Dealing with flexible working requests


22 December 2021

The Employment Appeal Tribunal (EAT) has considered whether a tribunal could hear a claim for an employer’s failure to allow an employee’s flexible working request, which was submitted prior to the date for the employee’s appeal hearing.

Walsh v Network Rail Infrastructure Ltd, EA-2020-000724

Facts

The claimant’s flexible working application was rejected by his employer so he submitted an appeal. The appeal was eventually confirmed for 1 July 2019, beyond the three month statutory decision period that had expired on 10 May 2019. The claimant submitted a tribunal claim on 25 June 2019, which was rejected by the tribunal on the grounds that it did not have jurisdiction to hear the claim. It found that the agreement to hold the appeal hearing on 1 July was an agreement between the parties to extend the decision period. The claimant’s employer rejected his appeal against its decision to refuse his flexible working request on 1 July.

The claimant appealed to the EAT.

EAT decision

The EAT has upheld the claimant’s appeal, finding that the tribunal did have jurisdiction to hear his claim. In order for the decision period to be extended under the statutory scheme, there must be agreement between the parties. Agreement to the appeal hearing being held on 1 July did not represent an agreement on the part of the claimant to extend the statutory decision period. Specific agreement to the period of the extension is required, in order to avoid confusion on whether it is the extension that has been agreed, or simply an agreement to the date for the appeal to be heard.

Consequences of this decision

This decision means that the employment tribunal will have jurisdiction to hear the claimant’s substantive claim: that the employer failed to deal with the application in a reasonable manner, that the rejection was based on incorrect facts, and that the process had not concluded within the decision period.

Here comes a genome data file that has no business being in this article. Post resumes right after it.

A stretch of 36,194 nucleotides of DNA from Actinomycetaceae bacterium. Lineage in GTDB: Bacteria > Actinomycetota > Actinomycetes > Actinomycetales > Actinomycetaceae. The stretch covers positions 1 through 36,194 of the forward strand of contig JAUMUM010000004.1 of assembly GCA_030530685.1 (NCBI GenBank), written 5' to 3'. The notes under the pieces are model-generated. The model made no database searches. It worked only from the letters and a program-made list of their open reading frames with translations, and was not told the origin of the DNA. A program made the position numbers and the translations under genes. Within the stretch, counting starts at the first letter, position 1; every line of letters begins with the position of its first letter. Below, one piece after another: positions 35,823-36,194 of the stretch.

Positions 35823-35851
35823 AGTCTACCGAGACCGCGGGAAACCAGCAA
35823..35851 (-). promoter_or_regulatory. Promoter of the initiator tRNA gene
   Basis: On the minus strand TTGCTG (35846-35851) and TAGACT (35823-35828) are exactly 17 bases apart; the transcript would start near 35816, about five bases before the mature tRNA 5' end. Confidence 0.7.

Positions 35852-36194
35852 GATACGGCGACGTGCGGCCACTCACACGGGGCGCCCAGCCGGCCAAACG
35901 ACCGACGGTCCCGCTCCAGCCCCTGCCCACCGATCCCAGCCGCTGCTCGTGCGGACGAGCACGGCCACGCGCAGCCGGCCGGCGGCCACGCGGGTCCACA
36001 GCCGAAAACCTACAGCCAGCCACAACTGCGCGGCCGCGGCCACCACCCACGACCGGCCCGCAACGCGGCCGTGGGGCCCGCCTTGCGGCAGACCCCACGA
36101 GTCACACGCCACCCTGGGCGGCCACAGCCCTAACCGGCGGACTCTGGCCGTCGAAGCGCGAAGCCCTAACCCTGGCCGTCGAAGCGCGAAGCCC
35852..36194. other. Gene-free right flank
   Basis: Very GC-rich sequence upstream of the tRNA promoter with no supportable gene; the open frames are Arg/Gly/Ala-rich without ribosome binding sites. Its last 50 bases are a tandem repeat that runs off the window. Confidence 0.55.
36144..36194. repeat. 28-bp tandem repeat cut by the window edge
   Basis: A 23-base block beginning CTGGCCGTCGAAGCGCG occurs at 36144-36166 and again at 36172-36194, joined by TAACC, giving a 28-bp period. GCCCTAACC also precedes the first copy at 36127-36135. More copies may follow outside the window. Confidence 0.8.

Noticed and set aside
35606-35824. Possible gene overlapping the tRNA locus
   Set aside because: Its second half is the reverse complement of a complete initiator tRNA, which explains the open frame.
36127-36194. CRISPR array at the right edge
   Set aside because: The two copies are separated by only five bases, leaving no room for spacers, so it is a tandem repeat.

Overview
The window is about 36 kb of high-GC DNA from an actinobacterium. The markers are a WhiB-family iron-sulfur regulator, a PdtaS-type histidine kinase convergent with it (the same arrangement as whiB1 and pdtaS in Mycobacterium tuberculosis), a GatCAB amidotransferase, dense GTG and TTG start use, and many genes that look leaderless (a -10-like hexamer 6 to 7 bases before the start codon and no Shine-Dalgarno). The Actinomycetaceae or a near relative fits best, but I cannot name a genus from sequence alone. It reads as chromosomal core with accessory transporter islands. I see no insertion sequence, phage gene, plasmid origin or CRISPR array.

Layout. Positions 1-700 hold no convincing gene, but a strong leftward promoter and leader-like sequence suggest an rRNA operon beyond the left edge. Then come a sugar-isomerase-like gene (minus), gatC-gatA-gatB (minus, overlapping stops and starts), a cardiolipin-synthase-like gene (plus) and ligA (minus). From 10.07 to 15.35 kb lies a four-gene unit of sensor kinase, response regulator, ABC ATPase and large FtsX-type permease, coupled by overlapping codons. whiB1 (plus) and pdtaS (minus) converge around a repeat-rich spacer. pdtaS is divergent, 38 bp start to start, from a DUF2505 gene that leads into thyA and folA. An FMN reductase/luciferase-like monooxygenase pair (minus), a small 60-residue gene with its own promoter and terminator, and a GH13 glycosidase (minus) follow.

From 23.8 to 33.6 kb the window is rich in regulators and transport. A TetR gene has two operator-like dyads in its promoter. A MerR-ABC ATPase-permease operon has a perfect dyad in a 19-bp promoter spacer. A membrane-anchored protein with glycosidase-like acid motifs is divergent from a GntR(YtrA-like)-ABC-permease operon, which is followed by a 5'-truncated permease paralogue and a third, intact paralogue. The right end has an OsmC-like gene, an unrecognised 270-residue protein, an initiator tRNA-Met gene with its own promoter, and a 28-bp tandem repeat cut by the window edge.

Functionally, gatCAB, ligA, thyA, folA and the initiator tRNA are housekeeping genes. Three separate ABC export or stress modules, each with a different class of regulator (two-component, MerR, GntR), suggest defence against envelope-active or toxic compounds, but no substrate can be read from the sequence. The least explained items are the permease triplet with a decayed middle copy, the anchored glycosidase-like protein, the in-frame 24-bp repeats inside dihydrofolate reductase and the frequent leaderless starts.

Employers should ensure that when dealing with a flexible working application, if there is any prospect of the decision (including any appeal) not being concluded within the standard three month decision period, an extension must be agreed with the employee in advance of expiry of the decision period.

The Government’s recent consultation on its proposals to extend the existing statutory right to request flexible working closed for submissions on 1 December 2021, and its response is now awaited. One of the proposals under consideration is whether to reduce the current time period for a response to a flexible working request. See our September Quick Fire bulletin for more information on the proposals.

These articles are from the December 2021 issue of Employment and Immigration Law Update, our monthly newsletter for HR professionals. To download the latest issue, please visit the newsletter section of our website. For further information please contact a member of Birketts' Employment Team.

The content of this article is for general information only. It is not, and should not be taken as, legal advice. If you require any further information in relation to this article please contact the author in the first instance. Law covered as at December 2021.

Author

Liz Stevens

Professional Support Lawyer

+44 (0)1603 756474

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